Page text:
Ingrown Toenail

Ingrown Toenail is a topic covered in the 5-Minute Clinical Consult.

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Basics

Description

  • In an ingrown toenail, the distal margin of the nail plate grows into the lateral nail fold, causing irritation, inflammation, and sometimes bacterial or fungal infection:
    • Stage 1 (inflammation): erythema, edema, tenderness to palpation of lateral nail fold
    • Stage 2 (abscess): increased pain, erythema, and edema as well as drainage (purulent or serous)
    • Stage 3 (granulation): Chronic inflammation leads to further erythema, edema, and pain, often with granulation tissue growing over the nail plate and significant nail fold hypertrophy.
  • Can reoccur
  • Synonym(s): onychocryptosis, unguis incarnatus

Epidemiology

  • Great toenail is most often affected.
  • Lateral edge of nail is more commonly affected than the medial edge.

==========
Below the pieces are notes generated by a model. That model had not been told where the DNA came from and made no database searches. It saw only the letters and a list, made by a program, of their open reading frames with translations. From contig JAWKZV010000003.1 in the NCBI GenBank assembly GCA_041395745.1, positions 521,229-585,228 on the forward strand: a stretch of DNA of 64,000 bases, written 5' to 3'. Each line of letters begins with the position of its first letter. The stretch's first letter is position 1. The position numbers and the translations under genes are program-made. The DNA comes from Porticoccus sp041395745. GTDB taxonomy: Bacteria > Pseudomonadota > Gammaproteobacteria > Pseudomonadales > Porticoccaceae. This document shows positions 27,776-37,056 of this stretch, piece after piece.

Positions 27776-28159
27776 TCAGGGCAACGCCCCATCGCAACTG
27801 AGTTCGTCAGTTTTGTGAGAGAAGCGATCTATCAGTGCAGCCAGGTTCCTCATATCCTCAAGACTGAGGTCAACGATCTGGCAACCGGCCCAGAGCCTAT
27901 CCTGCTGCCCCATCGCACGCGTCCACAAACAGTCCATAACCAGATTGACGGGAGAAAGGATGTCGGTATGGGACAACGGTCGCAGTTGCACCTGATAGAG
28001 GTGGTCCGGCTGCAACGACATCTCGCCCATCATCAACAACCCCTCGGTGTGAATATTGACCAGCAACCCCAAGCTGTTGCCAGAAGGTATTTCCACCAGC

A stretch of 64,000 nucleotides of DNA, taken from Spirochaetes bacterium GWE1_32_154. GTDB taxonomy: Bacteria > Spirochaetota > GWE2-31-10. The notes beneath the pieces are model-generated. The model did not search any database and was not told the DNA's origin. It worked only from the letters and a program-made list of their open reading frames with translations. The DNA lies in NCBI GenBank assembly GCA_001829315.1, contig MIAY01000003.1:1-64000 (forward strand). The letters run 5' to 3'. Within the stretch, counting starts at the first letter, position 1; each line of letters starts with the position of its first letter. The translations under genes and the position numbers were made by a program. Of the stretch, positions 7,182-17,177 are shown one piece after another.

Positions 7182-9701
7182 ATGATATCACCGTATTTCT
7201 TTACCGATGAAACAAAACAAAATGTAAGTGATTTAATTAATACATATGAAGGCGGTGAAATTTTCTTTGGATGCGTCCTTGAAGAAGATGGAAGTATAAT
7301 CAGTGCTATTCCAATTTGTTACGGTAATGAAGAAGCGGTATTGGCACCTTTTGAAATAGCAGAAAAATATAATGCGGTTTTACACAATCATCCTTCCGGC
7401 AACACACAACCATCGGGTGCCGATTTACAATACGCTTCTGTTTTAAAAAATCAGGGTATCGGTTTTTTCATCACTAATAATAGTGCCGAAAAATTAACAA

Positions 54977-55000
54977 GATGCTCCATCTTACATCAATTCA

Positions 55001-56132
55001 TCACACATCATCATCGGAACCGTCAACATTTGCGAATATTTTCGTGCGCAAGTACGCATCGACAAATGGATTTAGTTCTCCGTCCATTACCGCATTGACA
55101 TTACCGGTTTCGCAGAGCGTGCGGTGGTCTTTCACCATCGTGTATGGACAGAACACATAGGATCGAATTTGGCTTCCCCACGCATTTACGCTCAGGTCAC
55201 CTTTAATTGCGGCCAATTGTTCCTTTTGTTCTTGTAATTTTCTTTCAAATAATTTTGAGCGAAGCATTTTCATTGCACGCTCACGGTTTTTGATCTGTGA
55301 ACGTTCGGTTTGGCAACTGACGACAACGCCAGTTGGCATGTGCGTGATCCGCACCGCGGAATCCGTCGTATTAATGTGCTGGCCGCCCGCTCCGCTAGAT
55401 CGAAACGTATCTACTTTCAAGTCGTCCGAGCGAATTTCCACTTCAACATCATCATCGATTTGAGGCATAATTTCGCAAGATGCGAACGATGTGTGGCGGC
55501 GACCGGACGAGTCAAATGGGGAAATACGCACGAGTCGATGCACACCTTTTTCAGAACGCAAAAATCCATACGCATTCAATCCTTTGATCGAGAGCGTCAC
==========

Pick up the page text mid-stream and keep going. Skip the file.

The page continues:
• Most common in males aged 14 to 25 years
  • Infrequent, but more often in elderly females than in elderly males
  • More common in those with lower incomes

Prevalence
  • 24.5/1,000 overall
  • 50/1,000 ≥65 years

Etiology and Pathophysiology

  • Nail plate penetrates the nail fold, causing a foreign body reaction (inflammation).
  • Bacteria or fungi may enter through the opening in the nail fold, causing infection and abscess formation.
  • The inflamed and infected area leads to granulation tissue and hypertrophy of the nail fold.

Risk Factors

  • Genetic factors
    • Increased nail fold width
    • Decreased nail thickness
    • Medial rotation of the toe
  • Many others proposed; none proven, including the following:
    • Distorted, thickened nail (onychogryphosis)
    • Fungal infection (onychomycosis)
    • Hyperhidrosis
    • Improper trimming of the lateral nail plate
    • Poorly fitting shoes
    • Trauma to nail or nail fold
    • Conditions that predispose to pedal edema (i.e., thyroid dysfunction, diabetes, obesity, heart failure, renal disease)

General Prevention

  • Properly fitting shoes
  • Proper nail trimming (see “Patient Education”)

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